SASPject™ PT3.1 is being developed against Pseudomonas aeruginosa. These infections can involve any part of the human body, but most commonly cause urinary tract, lung, bloodstream, wound/burn, and intra-abdominal infections. P. aeruginosa is responsible for a number of hospital-acquired infections with its incidence in intensive care units having risen sharply and its incidence almost doubling between the mid 1970’s and early 2000’s. Whilst P. aeruginosa bacteria are naturally resistant to many antibiotics, the increasing incidence of strains showing multi-drug resistance against commonly used first-line antibiotics is worrying.

SASPject™ PT4

SASPject™ PT4 is being developed for systemic (intravenous) use against both Escherichia coli and Klebsiella pneumoniae. These bacteria cause a wide range of infections, which can be serious or life threatening as isolates which are resistant to almost all conventional antibiotics continue to spread around the globe, resulting in very poor treatment outcomes.



Dr Heather Fairhead


Dr Fairhead has almost 15 years’ experience directing research teams in a variety of disciplines and has led Phico in developing SASPject technology from a concept through a Phase I clinical trial.  Prior to her scientific career, Heather worked for 10 years in sales and marketing in a wide range of industries.

Tony Martin
Dr Anthony MartinCHAIRMAN

Dr Martin has more than 25 years' experience in providing life science and biotechnology companies counsel on a range of strategic, management and funding issues, including as Chairman of anti-infectives company, NeuTec Pharma plc, where he played a pivotal role in guiding the company’s sale to Novartis for over £300M.

Bob Nolan 2

Robert has over 30 years’ experience in big pharma, including from 1989 to end 2004 as Director of Global Licensing at AstraZeneca. Bob is a non-executive director of Epistem Ltd. He gained his Ph.D. in biochemistry from King’s College, London, and completed two post-doctoral fellowships in the US at Dartmouth Medical School and MIT.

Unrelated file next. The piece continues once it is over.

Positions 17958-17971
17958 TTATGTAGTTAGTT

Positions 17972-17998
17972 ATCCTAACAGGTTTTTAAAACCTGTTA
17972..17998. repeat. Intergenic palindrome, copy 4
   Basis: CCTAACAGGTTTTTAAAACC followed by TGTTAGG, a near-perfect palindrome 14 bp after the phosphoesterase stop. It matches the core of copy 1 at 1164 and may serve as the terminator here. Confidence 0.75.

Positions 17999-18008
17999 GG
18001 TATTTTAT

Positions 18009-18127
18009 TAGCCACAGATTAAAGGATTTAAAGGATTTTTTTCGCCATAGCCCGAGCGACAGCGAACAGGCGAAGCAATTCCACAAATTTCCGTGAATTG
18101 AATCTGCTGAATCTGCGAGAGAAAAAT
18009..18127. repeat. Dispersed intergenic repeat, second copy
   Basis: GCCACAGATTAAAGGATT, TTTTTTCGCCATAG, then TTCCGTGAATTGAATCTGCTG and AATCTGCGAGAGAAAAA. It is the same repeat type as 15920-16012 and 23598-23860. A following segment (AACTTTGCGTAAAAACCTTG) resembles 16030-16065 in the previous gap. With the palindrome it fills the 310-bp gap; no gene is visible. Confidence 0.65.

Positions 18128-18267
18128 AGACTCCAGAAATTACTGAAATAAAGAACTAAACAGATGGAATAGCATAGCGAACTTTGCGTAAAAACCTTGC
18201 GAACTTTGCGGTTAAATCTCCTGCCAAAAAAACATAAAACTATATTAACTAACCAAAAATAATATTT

Allan Hirst

Allan spent 24 years with Citigroup, in the last 15 years leading Citibank’s expansion into Central and Eastern Europe, Russia and Central Asia. Allan sits on the Board of the Financial Services Volunteer Corp and will shortly be joining the Board of the Georgia Healthcare Group.

Lucy Block

Lucy has almost 20 years’ experience providing business strategy, business development and financing support to a number of start-up and early stage biotechnology companies.


Over 25 years experience in Pharma and Biotech R&D. VP & Global Head, External Drug Discovery, Roche; Senior Director Business Development, GSK; Drug Discovery Head, Syntaxin; Allergic Mechanisms Head, GSK


Microbiologist with over 10 years’ experience in the Biotech and anti-infectives industy; Biocontrol Ltd (Ampliphi Biosciences)



The antibiotic crisis will be among the subjects discussed at @BBC_Future ’s World Changing Ideas Summit in November
An outbreak of Carbapenem-resistant Enterobacteriaceae has been reported in the Tallaght Hospital in Dublin, Ireland
Phico receives Wellcome Trust award to develop PT4 for the treatment of K.p. and E.c. infections. See more at


If you are interested in learning more about what we do, or have general enquiries:

+44(0)1223 496755

Phico Therapeutics Ltd, Babraham Research Campus, Babraham, Cambridge, CB22 3AT.


For media enquiries please contact:

Consilium Strategic Communications

Mary-Jane Elliott: +44(0)203 709 5702

Jessica Hodgson: +44(0)203 709 5703


If you are interested in a career with Phico Therapeutics, please send your CV and a covering letter to:

Susan Hatley referencing the appropriate job in the subject line.